The official U.S. poverty rate rose to 11.4% in 2020, buoyed in large part by the unprecedented federal stimulus that helped support an economy ravaged by the coronavirus pandemic, which caused widespread suffering and the biggest job losses in 80 years.
The increase in the poverty rate, up from a record low of 10.5% in 2019, means 3.3 million more Americans fell into severe financial hardship last year, according to U.S. Census data. Poverty is defined as having an income of less than $26,200 a year for a family of four.
However, poverty actually fell once all the government aid payments are taken into account, according to the U.S. Census. The so-called supplemental poverty measure declined to 9.1% in 2020 from 11.8% in 2019.
Extensive federal relief assistance passed during the coronavirus pandemic - stimulus payments, $600 in weekly unemployment benefits, more generous food assistance, among others - is widely credited by economists and policy experts for preventing another Great Depression.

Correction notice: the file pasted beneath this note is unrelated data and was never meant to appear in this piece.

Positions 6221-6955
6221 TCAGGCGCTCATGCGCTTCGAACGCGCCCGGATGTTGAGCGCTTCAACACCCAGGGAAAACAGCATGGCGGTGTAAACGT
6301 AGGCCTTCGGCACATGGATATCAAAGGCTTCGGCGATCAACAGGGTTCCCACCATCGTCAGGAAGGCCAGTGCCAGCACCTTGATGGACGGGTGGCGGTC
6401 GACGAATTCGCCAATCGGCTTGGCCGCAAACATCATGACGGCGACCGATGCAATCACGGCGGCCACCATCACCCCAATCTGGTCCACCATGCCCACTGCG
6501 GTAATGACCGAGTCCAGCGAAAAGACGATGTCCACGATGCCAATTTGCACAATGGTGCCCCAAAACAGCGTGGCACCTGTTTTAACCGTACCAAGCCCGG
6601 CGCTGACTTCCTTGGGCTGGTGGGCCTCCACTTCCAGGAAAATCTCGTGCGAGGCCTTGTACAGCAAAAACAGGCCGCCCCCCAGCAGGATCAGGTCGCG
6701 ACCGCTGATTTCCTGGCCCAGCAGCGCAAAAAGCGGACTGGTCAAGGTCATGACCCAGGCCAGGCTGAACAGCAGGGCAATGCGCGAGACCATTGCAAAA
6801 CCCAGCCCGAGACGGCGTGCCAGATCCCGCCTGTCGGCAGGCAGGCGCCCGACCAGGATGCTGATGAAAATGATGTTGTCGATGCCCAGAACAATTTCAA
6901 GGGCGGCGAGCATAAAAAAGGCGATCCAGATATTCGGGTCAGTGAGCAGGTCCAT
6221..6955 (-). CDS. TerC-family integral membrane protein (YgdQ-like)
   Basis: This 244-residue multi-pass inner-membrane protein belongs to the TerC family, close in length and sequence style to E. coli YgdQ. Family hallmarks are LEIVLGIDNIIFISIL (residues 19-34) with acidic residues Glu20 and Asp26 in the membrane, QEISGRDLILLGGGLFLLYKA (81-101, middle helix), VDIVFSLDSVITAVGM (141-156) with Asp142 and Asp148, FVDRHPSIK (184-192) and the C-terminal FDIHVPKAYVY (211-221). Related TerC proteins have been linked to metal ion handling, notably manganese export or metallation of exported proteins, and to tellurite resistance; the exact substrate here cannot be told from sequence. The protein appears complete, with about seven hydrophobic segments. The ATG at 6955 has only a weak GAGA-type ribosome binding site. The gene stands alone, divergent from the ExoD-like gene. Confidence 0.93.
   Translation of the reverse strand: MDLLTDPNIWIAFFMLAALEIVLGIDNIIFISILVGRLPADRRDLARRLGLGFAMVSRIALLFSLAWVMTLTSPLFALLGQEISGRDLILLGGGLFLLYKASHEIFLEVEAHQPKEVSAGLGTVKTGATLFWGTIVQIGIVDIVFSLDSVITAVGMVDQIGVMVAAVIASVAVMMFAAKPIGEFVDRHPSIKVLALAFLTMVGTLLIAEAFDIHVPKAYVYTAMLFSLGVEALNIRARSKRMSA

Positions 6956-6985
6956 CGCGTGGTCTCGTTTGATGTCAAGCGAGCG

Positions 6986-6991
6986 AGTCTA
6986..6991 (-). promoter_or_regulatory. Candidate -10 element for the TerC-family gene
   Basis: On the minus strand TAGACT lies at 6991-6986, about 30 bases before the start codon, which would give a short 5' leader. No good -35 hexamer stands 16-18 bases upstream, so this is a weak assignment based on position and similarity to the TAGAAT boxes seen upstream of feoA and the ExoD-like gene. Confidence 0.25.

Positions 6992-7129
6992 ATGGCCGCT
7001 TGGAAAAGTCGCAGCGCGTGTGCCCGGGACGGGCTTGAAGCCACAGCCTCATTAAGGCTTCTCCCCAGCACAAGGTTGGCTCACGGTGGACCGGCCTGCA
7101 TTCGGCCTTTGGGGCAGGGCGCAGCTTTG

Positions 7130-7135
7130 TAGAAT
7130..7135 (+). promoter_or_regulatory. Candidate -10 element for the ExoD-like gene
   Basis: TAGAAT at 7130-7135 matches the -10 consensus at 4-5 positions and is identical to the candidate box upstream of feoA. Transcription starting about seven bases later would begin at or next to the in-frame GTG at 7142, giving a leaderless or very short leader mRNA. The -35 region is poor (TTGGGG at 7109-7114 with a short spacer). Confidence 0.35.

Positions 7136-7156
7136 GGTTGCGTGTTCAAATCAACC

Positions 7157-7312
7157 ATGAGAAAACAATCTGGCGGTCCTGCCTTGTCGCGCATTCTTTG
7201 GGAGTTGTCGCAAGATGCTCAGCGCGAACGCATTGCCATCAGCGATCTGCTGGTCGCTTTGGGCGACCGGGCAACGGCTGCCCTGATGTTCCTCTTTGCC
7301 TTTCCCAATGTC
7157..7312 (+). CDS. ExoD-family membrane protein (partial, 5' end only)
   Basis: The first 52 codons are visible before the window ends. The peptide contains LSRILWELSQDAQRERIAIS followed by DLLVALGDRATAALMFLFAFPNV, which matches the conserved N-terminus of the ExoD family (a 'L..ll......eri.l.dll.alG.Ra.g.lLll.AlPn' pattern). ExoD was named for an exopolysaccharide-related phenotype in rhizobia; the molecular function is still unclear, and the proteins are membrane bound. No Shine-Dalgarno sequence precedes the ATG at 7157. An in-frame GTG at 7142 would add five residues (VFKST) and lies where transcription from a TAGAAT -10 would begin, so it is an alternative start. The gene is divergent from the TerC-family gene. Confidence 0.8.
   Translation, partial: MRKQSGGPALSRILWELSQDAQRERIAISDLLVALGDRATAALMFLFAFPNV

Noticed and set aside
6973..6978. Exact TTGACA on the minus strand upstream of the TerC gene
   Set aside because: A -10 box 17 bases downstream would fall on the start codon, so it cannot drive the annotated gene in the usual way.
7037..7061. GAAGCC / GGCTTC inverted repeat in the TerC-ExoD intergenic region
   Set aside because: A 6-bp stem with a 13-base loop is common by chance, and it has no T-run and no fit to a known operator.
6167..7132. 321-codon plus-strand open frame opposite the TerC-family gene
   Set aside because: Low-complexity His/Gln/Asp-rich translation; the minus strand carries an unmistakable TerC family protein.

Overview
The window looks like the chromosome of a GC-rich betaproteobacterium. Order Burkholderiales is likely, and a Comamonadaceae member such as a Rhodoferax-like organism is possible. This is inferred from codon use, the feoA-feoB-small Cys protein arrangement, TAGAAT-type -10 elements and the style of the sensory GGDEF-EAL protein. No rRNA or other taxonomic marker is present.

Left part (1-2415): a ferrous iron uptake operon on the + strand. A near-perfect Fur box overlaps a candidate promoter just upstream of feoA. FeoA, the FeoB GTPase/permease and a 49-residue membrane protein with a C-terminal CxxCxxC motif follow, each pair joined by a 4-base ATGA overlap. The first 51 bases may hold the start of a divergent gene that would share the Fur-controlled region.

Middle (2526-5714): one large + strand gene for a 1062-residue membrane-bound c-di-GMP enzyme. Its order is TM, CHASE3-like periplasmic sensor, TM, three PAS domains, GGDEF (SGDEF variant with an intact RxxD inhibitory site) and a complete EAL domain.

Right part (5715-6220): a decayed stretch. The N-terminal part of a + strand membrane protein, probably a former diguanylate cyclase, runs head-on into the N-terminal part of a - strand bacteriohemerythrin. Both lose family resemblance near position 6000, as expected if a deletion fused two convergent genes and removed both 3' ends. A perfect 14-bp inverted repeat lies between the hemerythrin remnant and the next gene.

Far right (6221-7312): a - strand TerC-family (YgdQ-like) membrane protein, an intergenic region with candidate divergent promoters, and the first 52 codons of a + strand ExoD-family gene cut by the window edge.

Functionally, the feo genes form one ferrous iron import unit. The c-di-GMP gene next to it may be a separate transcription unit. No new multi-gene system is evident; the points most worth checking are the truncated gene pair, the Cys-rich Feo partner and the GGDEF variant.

Median income declined by 2.9% in 2020 to $67,500 as a result of the pandemic fallout, one of the largest declines in a single year. The Census Bureau attributed this to so many people losing jobs.
President Joe Biden is urging Congress to enact more programs to help the poor and working class as part of a $3.5 trillion package that would make significant investments in many parts of the economy. Top White House aides point to the success of the pandemic aid as an example of how additional resources can make a dramatic difference in lowering poverty and hardship.
The poverty rate spiked to 15.1% in 2010 during the aftermath of the Great Recession and did not begin to decline much until 2013 - six years after the recession began. Many economists fault the U.S. government for not providing enough aid after that deep recession to help prevent widespread hunger, job loss and foreclosures.